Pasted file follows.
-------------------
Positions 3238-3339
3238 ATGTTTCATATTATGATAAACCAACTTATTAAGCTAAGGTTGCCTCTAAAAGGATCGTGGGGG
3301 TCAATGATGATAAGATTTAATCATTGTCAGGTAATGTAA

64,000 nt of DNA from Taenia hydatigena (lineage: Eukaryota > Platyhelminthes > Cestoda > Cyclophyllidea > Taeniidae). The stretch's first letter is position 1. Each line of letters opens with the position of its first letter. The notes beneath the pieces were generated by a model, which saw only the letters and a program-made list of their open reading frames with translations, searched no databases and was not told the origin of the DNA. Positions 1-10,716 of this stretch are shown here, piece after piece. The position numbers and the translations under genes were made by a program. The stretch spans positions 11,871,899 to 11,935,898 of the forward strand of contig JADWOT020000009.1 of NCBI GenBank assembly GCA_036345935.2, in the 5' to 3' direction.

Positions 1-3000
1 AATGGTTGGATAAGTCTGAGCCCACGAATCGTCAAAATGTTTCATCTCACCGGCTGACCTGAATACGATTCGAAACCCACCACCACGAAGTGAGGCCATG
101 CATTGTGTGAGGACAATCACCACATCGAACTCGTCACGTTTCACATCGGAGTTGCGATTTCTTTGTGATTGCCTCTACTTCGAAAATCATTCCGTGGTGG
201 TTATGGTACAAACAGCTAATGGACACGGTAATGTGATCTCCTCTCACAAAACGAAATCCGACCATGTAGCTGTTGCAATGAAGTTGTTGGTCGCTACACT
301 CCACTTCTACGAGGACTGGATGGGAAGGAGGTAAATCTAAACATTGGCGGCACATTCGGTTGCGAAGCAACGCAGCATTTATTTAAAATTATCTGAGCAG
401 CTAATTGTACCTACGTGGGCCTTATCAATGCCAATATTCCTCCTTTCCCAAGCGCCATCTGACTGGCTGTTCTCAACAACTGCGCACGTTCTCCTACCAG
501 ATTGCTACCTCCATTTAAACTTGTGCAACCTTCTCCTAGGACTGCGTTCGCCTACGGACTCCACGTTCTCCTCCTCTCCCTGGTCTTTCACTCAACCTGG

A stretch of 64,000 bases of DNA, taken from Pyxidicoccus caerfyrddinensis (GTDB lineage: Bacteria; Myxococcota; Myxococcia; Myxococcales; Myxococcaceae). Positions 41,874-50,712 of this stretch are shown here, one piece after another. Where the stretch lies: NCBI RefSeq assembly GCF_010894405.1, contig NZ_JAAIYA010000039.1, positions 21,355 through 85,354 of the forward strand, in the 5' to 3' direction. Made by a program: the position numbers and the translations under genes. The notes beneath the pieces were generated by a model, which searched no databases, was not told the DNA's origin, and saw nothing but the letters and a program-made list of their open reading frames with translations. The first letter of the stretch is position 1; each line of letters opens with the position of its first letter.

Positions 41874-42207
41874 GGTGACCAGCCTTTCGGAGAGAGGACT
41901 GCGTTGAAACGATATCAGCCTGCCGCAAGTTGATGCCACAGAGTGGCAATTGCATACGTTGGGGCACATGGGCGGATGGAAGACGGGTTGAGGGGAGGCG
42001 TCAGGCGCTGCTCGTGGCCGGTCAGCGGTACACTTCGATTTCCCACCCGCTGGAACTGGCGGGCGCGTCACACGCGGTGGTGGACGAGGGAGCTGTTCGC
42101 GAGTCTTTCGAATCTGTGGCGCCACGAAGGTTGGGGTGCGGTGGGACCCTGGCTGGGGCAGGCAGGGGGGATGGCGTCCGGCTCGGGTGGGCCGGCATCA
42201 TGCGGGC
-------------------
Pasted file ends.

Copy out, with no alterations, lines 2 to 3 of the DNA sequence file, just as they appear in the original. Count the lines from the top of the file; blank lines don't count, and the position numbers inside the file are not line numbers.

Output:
3238 ATGTTTCATATTATGATAAACCAACTTATTAAGCTAAGGTTGCCTCTAAAAGGATCGTGGGGG
3301 TCAATGATGATAAGATTTAATCATTGTCAGGTAATGTAA